Whoops, they did it again!


Goggle and privacy are two words that do not get along well. This has been painfully clear for some time now, at least outside the US.
Well, this is no longer the case. At the beginning of the year, after Google itself had apparently been flooded with thousands of complaint related to the roll-out of its “Buzz” social network, the FTC opened an investigation and charged Google with deceptive privacy policies. So what happened and what were the facts that have led to the charges?
First Charge: when Buzz was launched, Gmail users got a message announcing the new service and were given two options: “Sweet! Check out Buzz,” and “Nah, go to my inbox.” According to the FTC complaint, Gmail users who clicked on “Nah…” were nonetheless enrolled in certain features of the Google Buzz social network.
Second charge: those Gmail users who clicked on “Sweet!,” according to the FTC complaint, were not adequately informed that the identity of individuals they emailed most frequently would be made public by default.
Third, Google offered a “Turn Off Buzz” option that did not fully remove the user from the social network (actually they’re not the only social network who acts in this way, in fact they are in good company in this kind of practice).

Enough? Well, bear with me for a while, the list is long and there’s more to come.
Buzz privacy policy stated te following: “When you sign up for a particular service that requires registration, we ask you to provide personal information. If we use this information in a manner different than the purpose for which it was collected, then we will ask for your consent prior to such use.” The FTC alleged that Google violated this pledge, by using information provided for Gmail for another purpose – social networking – without obtaining consumers’ permission in advance.
Google’s practices were deceptive also for another of Buzz’ feature: according to the FTC, the two options given to users: “Nah, go to my inbox,” and “Turn Off Buzz,” gave the impression that if you clicked on them you would have been out of the social network. Not really: according to the complaint Google misrepresented the facts: users who clicked on these options were in fact enrolled in certain features of Buzz.
The final misrepresentation indicates how little Google’s lawyers know about privacy: Google stated that it was treating personal information in compliance with the US-EU Safe Harbor privacy framework. According to the complaint, this assertion was false because the company failed to give consumers notice and choice before using their information for a purpose different from that for which it was collected.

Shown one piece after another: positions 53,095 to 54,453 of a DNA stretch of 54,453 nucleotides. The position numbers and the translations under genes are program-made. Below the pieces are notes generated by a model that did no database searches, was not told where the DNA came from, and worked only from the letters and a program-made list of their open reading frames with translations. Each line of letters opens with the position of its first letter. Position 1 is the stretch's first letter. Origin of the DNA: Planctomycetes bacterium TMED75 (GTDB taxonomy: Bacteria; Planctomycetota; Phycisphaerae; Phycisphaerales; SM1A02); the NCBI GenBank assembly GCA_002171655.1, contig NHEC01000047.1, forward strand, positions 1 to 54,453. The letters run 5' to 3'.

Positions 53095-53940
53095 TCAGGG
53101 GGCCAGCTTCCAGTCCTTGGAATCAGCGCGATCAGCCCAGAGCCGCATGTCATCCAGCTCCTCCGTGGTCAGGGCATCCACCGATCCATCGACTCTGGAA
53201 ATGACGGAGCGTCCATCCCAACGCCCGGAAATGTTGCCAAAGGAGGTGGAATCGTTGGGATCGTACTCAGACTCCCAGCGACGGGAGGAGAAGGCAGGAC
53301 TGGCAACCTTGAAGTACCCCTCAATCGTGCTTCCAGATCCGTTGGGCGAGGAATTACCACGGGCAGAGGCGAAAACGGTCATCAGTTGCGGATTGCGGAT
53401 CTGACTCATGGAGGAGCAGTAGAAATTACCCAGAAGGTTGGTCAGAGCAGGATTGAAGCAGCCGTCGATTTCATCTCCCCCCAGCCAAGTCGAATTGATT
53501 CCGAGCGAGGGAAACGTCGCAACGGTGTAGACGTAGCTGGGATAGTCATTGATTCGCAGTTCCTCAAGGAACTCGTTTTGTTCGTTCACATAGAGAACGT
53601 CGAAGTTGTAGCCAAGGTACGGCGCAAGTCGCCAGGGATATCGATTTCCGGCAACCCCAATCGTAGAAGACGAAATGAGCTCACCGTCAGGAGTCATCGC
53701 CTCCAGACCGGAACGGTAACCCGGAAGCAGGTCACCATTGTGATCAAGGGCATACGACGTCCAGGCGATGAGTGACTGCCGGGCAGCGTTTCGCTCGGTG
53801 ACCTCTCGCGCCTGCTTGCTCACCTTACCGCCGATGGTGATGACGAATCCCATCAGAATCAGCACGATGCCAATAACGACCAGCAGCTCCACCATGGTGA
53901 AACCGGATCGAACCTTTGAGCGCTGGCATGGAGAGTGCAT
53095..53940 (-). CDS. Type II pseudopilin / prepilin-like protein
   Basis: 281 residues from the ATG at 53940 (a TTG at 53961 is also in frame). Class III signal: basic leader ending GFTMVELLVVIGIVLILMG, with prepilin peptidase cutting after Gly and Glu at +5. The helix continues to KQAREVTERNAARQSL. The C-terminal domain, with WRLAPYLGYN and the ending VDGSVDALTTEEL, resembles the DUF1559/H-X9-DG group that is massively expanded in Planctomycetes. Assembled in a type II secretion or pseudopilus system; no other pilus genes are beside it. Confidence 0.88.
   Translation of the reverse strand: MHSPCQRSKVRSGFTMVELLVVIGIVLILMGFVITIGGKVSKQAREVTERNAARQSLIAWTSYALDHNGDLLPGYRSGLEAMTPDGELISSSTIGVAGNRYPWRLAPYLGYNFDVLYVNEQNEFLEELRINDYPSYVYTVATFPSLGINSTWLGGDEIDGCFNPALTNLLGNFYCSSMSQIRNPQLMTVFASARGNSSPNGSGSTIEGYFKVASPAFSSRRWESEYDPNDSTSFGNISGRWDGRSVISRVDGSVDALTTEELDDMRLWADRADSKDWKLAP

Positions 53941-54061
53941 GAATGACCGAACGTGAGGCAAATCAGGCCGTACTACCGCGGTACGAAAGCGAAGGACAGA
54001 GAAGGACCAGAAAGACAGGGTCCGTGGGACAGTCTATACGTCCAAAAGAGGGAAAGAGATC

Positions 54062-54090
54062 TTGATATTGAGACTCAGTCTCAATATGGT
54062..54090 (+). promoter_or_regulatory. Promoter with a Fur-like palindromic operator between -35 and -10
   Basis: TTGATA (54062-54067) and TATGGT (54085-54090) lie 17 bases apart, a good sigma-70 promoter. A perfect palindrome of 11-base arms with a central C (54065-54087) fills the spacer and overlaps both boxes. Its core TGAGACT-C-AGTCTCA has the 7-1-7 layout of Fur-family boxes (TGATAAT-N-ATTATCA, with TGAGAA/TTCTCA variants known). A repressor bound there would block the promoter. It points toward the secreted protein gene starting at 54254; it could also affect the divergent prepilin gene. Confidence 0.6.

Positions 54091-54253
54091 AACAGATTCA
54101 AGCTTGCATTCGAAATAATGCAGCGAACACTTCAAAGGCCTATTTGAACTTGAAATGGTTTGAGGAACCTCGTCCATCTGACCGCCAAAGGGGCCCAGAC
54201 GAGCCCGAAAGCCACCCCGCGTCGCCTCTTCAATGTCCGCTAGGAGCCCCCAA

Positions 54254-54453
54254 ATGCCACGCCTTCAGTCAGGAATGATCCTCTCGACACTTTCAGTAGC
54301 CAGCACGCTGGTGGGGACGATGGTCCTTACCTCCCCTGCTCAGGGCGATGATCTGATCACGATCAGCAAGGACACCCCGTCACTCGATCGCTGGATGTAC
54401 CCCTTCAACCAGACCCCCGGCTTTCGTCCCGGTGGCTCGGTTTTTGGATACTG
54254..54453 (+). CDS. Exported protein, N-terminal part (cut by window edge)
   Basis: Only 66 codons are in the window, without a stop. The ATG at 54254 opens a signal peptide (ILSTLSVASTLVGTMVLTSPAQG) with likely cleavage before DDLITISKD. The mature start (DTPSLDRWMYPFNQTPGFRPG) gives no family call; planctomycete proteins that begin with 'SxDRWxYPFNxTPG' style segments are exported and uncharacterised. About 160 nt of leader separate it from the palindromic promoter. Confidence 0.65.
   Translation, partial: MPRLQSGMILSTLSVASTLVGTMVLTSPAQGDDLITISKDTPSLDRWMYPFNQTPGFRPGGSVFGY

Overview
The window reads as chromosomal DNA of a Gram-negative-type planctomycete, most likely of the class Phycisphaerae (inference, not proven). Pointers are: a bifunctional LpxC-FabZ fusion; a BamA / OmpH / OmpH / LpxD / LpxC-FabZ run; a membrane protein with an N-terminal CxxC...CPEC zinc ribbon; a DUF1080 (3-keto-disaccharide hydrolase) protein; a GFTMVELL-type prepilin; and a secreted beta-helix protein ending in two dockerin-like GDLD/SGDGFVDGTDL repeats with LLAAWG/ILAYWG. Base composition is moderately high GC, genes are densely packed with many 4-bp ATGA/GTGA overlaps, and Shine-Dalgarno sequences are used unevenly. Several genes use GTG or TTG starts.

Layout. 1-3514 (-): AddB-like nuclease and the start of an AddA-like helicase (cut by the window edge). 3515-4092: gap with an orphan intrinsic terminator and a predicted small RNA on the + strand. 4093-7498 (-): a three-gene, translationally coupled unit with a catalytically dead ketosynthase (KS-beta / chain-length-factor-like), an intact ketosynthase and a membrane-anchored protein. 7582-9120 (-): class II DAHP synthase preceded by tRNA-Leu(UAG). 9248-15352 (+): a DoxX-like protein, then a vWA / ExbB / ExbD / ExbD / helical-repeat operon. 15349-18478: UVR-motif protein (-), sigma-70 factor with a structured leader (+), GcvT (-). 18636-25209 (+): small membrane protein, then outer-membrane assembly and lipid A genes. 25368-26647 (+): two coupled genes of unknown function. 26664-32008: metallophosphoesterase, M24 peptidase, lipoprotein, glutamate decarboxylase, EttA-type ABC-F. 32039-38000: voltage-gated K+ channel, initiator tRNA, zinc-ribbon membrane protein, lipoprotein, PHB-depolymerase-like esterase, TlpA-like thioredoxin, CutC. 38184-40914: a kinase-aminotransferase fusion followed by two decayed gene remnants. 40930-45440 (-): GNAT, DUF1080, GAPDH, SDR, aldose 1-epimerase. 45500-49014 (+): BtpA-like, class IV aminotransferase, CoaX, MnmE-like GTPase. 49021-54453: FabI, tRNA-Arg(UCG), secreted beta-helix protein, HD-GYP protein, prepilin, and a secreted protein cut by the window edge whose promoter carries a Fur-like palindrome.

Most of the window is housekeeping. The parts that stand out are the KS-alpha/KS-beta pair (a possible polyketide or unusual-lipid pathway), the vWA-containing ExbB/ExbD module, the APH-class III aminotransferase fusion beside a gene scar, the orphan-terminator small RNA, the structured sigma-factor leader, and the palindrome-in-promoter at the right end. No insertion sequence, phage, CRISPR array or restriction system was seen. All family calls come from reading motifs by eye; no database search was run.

To make a long story short and summarize all the complaints in one sentence, Google flatly lied. It said that if you took one course of actions certain things would have happened, while in fact what happened was just the opposite. If you thought you were getting out of Buzz, in practice you were not. You thought you were not signing in while the program did in fact sign you in, at least for some features. Nice, isn’t it?

Now, make no mistakes: under all accounts Google is a great company, who has completely changed the paradigms of product development and distribution. Think about it: has anyone of us ever paid a cent to use Google and its countless features (gmail, maps, hearth, just to name a few)? Google has constantly rolled out new products and services, which we all use in our daily life, has expanded to new markets (Android, e.g) and is continuing to move swiftly in all areas of advanced technologies, all of this in no more than 10 years. Chapeau, as they say in France.
At one point, the founders of Google apparently become aware of the market power they had accumulated and word spread around that the main message that was circulating inside Google was: don’t be evil.
People tend to associate big with bad and Google had become quite big, as we all know, so do not be evil, they apparently said. It is painfully evident that not everyone listened. The result (just to remain on this topic) has been a very burdensome settlement, under which Google is bound to implement a comprehensive privacy program and will be subject to independent privacy audits every two years, for the next 20 years!

It’s the first time the FTC has ever used its powers to protect the privacy of users. The comment made by the chairman of the FTC Jon Leibowitz leaves no room for misunderstanding: “When companies make privacy pledges, they need to honour them”.
We all hope that this time everyone will listen, and not just inside Google.

I have strongly criticized Google’s legal department. The facts that have led to the settlement are once again the evidence that Google’s lawyers don’t have a clue of what privacy is and on how to defend their company’s interests. Having said that, I have to praise Google communication department. The settlement was reached at the end of March, but it was not reported by any of the major newspapers all around the world. This is no small news: the first FTC case on violation on data privacy, the name of the defendant (a company the size and visibility of Google), the terms of the settlement, every element of this case make it a big story. One would imagine newspapers would jump on it. OK, make a Google search with the following string: “google ftc settlement”. You’ll find out by yourself who reported the news. Congratulations to Google’s communications and external relations dpt!

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